HOK has worked with Swinerton on many projects over more than four decades, says Paul Woolford, senior vice president and design principal for HOK.
The firms work well together due to their mutual commitment to innovation and sustainability, Woolford says. At 535 Mission Street, tools such as Revit are being used for modeling, Navisworks for clash detection and CMiC software for project coordination. "Swinerton is a good partner, in particular, because rather than waiting to solve problems, they are a leader in proactively preventing them," he adds.
The company also is planning for LEED certification on the $170-million 10th & Market project, a four-tower, 754-unit multifamily residential complex that aims to help revitalize this San Francisco neighborhood. Owner Crescent Heights, based in Miami, recently rebranded the project as NEMA, for New Market.
Originally designed by Heller Manus Architects and redesigned by Handel Architects, both of San Francisco, the two 40-story towers and two 25-story towers will be connected by a three-story podium with a fitness center, swimming pool and garden.
NEMA, located at one of San Francisco's busiest intersections, poses logistical challenges and required more than 600 workers from nearly 60 subcontractors on site at peak. Swinerton began excavation in late 2011 and expects to deliver the first high-rise and midrise in October of this year and the remaining structures in the second quarter of 2014, Johnson says.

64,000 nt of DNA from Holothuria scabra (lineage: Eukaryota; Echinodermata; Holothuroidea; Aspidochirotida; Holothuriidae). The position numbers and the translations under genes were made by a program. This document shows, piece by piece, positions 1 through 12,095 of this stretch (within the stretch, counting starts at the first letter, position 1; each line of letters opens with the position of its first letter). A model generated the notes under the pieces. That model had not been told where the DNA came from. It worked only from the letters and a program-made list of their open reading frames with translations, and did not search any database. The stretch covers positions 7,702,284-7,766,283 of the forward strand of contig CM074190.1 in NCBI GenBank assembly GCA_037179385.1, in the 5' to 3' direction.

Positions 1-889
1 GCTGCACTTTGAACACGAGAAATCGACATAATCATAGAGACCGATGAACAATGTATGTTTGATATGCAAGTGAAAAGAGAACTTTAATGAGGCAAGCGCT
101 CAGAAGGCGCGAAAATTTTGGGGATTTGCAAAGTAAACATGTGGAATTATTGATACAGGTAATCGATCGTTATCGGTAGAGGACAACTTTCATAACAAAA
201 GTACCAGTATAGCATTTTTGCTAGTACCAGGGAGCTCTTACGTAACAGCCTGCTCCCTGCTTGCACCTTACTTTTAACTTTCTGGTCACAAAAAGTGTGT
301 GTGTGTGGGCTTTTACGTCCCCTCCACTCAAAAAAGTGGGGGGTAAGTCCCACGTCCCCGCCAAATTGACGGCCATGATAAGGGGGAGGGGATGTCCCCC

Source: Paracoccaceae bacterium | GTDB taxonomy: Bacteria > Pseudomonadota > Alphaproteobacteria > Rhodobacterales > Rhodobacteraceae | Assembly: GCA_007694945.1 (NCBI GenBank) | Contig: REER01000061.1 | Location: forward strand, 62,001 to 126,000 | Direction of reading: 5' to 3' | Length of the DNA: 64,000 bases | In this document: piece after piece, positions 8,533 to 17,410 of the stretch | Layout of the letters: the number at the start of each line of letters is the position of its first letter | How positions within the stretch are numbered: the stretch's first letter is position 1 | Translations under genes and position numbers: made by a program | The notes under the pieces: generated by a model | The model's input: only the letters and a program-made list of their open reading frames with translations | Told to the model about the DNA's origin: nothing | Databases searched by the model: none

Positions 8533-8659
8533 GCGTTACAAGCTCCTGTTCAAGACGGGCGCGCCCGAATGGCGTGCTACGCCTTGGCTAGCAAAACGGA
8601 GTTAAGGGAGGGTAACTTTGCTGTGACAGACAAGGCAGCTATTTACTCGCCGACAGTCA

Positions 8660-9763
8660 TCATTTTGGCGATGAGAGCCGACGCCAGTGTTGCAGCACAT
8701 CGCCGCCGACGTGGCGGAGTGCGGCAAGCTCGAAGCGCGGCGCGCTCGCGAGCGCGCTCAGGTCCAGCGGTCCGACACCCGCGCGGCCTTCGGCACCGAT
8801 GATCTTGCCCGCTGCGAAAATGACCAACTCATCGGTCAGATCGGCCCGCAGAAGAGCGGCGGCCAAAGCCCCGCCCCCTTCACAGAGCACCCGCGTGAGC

In addition to delivering green buildings, the firm ranks No. 9 on Solar Power World's Top 100 list and first on its commercial solar contractors list.
Swinerton's renewable-energy division is currently working on a $91-million project for Southern California Edison (SCE) to build four solar powerplants totaling 55 MW 20 miles north of Lancaster as well as a 4.3-mile-long generation tie line connecting one of the sites to a SCE substation.
Anticipating market needs, such as solar and multi-family housing, remains essential to the Swinerton ethos. "We were not even involved with solar power four years ago, but we listened to our people and now we are a leader in the field," Hoopes says.
Swinerton sees future market opportunities in waste-to-energy recycling, desalination plants in arid regions and retrofitting buildings for energy efficiency.
Focus on New Technology
Leadership in technology is a long-standing tradition for Swinerton. Charles Lindgren, who in 1888 founded Boyd, Sharples, & Lindgren—which would later become Swinerton—also started the Bakersfield Sandstone Brick Co. That company used fire-resistant sandtone bricks to help reconstruct wood buildings after the disastrous 1889 Bakersfield fire.
In the early 20th century, Lewis Hicks, a partner in Lindgren Hicks Co., another Swinerton precursor, was a pioneer in steel-reinforced concrete construction, a revolutionary tool for building sturdier structures after the 1906 San Francisco quake.